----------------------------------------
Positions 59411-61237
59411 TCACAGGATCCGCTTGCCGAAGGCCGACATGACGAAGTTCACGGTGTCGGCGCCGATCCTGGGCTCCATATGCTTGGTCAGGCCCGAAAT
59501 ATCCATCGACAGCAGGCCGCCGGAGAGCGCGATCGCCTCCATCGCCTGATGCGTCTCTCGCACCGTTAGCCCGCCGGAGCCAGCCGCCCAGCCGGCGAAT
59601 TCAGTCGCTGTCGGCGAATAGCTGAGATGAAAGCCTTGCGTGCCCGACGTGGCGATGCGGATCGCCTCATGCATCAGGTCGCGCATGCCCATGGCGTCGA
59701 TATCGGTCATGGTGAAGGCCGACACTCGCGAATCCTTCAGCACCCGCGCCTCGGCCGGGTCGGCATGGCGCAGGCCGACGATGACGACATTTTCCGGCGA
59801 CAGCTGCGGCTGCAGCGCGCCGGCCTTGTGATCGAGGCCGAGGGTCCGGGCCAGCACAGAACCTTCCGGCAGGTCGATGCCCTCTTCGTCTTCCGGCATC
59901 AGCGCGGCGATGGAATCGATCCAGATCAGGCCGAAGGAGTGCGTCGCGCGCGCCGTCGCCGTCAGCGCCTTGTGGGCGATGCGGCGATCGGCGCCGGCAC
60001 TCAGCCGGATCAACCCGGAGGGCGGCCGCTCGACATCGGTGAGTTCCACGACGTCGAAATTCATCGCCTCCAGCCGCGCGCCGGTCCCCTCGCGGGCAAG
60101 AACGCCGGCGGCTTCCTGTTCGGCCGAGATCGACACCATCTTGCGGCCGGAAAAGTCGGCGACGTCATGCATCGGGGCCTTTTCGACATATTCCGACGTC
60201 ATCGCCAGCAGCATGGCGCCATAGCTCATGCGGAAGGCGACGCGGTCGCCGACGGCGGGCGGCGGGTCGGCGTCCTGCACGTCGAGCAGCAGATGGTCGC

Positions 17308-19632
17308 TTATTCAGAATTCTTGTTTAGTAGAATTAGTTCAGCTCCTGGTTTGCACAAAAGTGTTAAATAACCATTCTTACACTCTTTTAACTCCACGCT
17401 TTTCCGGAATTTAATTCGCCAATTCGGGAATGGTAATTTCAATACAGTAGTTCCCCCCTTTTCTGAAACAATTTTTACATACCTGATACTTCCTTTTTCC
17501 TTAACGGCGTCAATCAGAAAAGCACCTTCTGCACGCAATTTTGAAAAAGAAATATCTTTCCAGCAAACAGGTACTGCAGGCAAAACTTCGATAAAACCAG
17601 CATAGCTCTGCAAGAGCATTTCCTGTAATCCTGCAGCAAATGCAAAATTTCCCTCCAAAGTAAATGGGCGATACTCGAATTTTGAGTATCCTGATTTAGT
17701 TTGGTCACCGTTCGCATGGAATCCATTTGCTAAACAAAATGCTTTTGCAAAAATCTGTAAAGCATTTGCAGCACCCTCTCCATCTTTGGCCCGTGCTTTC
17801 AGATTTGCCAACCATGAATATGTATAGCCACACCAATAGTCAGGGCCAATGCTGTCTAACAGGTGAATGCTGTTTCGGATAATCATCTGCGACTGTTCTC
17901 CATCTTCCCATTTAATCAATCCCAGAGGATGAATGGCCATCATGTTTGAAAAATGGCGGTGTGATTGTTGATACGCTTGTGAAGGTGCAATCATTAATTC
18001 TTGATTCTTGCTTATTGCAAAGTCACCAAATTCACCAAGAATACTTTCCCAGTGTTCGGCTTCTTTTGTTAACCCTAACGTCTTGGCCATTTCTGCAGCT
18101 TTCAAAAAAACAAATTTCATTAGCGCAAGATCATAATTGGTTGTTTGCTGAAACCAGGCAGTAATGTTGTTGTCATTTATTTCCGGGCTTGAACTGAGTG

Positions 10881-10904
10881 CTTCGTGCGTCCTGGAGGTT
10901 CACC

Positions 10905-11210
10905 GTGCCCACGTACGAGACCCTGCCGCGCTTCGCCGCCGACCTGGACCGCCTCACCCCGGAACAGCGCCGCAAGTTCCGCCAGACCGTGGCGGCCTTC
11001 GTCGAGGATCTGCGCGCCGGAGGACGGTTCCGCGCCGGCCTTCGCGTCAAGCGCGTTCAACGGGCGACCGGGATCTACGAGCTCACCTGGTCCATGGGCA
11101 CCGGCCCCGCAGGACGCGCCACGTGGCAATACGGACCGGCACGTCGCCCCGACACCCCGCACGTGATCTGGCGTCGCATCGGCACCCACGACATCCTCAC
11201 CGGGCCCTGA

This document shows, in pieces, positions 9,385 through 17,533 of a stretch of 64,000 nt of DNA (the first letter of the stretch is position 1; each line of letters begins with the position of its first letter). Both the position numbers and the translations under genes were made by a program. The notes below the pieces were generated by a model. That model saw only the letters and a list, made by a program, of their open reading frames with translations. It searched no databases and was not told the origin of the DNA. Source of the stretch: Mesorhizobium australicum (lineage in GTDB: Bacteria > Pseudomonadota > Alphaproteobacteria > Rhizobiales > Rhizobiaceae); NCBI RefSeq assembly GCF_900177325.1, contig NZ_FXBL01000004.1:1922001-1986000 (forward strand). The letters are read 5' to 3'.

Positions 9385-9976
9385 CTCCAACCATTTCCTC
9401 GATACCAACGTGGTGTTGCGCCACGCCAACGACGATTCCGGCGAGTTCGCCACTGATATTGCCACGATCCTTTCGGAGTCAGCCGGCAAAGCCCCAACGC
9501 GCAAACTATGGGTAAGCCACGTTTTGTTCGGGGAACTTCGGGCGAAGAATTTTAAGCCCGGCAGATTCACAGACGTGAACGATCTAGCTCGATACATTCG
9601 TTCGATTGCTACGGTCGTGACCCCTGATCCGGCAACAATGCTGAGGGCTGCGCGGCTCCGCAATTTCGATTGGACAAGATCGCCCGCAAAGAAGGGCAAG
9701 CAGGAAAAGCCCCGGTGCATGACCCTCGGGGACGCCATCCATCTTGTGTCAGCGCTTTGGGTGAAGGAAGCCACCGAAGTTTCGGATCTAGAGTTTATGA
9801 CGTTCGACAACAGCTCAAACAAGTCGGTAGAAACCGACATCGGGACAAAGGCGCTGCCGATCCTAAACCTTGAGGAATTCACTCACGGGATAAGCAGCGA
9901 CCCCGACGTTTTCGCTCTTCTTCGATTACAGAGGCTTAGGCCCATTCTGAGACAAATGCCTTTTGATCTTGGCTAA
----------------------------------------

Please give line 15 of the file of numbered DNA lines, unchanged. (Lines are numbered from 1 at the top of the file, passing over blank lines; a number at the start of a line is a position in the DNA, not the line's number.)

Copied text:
17601 CATAGCTCTGCAAGAGCATTTCCTGTAATCCTGCAGCAAATGCAAAATTTCCCTCCAAAGTAAATGGGCGATACTCGAATTTTGAGTATCCTGATTTAGT